The film is presented in its original 1.19:1 aspect ratio, the ratio often used during the transitional sound era when the sound track took part of the visual field on the print. “Lonesome” has an extensive restoration history that I will not recount here except to say that this transfer used the 2008 restored print (by the George Eastman House) which was apparently much needed. All restored prints owe their existence to the single nitrate print that was conserved by the great Henri Langlois.
There is damage evident in most scenes though not so much that it should interfere with anyone's experience of the film, and some sequences look quite luminous. Image resolution varies throughout as well with some scenes looking a bit faded. There's a thick grain throughout and sometimes it can swallow up details; you can also see the difference in the “smoothness” of the dialogue scenes that were added later and either shot on separate stock or taken from a different source print (the former is more likely). Considering the limitations of the source material for this 80+ year old film, the result is pretty impressive.
The mostly-silent film had a score that included sound effects (traffic, etc.) so there's more than just the three dialogue scenes. According to a note by Dan Wagner, Head of Preservation at the George Eastman House, the original soundtrack was in such terrible shape it provided challenges when projected, so the 2008 restoration included substantial reconstruction of the audio. There are still pops, hisses, and other distortions audible throughout, but again considering the limitations of this old material, what we get with this LPCM Mono track sounds pretty darn good. The dialogue is very tinny but that's no doubt the way it was recorded. Optional English subtitles support the audio, but only come into play in a few scenes. There are English intertitles and a few inserts (close-ups of items that are read).
You can't ask for much more than what Criterion has provided.
On the off-chance you feel slighted by the main feature's slim 69 minute running time, Criterion has given you your money's worth with two other full features directed by Fejos.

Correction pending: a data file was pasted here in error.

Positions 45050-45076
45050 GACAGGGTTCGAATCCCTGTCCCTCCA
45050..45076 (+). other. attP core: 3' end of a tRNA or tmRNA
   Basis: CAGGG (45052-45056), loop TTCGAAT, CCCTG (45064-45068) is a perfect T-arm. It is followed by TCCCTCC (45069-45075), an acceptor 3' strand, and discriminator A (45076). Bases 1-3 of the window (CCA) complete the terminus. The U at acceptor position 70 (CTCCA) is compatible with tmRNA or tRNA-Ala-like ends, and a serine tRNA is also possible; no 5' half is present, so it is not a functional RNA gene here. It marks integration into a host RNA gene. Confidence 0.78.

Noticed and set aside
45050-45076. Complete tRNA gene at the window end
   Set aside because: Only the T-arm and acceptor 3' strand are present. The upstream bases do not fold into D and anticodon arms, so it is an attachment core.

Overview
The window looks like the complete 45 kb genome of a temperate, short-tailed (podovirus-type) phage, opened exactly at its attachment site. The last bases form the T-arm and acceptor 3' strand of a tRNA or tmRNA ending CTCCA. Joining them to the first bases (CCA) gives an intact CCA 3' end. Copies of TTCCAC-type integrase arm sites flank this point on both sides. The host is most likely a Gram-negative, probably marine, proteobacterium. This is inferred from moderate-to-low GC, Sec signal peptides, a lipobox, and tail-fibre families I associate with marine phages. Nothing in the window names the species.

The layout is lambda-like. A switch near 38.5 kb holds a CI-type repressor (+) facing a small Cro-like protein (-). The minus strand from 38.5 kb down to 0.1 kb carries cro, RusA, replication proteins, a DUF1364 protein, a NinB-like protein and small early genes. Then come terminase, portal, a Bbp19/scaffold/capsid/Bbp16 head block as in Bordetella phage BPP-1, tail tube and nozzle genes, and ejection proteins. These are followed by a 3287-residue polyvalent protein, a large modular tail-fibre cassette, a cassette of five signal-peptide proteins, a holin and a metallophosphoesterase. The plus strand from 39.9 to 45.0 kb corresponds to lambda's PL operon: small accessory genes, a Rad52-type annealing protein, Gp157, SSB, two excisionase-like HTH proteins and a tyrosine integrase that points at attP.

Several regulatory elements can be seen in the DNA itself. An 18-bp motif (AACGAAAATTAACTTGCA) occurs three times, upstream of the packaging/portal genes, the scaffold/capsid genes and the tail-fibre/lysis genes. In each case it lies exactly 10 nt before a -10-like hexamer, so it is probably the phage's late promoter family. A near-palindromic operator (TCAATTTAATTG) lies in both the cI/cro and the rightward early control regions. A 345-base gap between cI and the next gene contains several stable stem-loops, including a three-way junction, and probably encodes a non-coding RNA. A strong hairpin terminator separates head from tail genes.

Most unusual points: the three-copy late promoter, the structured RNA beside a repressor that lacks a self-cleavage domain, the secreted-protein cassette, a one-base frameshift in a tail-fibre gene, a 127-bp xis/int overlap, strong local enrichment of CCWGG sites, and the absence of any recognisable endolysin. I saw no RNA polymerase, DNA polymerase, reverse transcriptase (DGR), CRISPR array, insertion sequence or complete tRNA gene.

“The Last Performance” (1929, 59 min.) stars Conrad Veidt as a bitter magician seeking the affections of his stage assistant (Mary Philbin). The story is pretty tedious, but Fejos' moxie is still on display in the dazzling visuals. Unfortunately, they're not deployed to nearly the same effect as in “Lonesome” but this short film is still interesting, if not particularly involving. This is from a Danish print of the silent version of the film (another version had some dialogue scenes) and includes a new score by silent film composer Donald Sosin.
I have only watched the first ten minutes of “Broadway” (1929, 104 min.) since I'm trying to make an actual date-of-release deadline here. Fejos was entrusted with a big budget adaptation of a successful stage production about “gangsters and hoofers in a New York nightclub.” It was billed by Universal as the “first million dollar talkie” and Fejos and his team invented a new crane to satisfy his need to keep the camera mobile in a new era of cumbersome sound equipment. I won't attempt to pass judgment based on ten minutes, of course, but the pre-credit sequence sure is one surreal trip. According to the notes on the disc, “Broadway” was released as both a silent and a sound film. This is the sound version, but the final reel of sound had to be reconstructed from audio elements in a private collection. It has no subtitles and I found the volume on the dialogue to be very low in the excerpt I watched. Criterion has also included an excerpt from a 1973 interview (7 min.) with Hal Mohr, cinematographer on “Broadway.” Mohr talks mostly about the crane they built for the shoot.
The main feature is accompanied by a full-length commentary track by film historian and Rutgers professor Richard Koszarski and the bits I listened to were very informative.
The disc also includes a “Fejos Memorial.” In 1962, a year before his death, Paul Fejos recorded his audio autobiography for the Columbia University Oral History Research Program. This feature, produced by Paul Falkenberg in collaboration with Fejos' widow Lita Binns Fejos, matches excerpts from that audio with still images for a short visual essay (19 min.) Fejos was obviously quite a storyteller and though he doesn't talk much at all about “Lonesome” you won't want to skip this. He had one hell of an interesting life, even the parts he might have made up.
“Lonesome” has been a festival staple for a long time, but I had never had a chance to see it before. It more than lives up to its reputation, and Criterion has certainly done the film and the filmmaker justice with the collection of extras. Two full features as extras? That'll do. This is one of the most exciting Blu-ray releases of the year.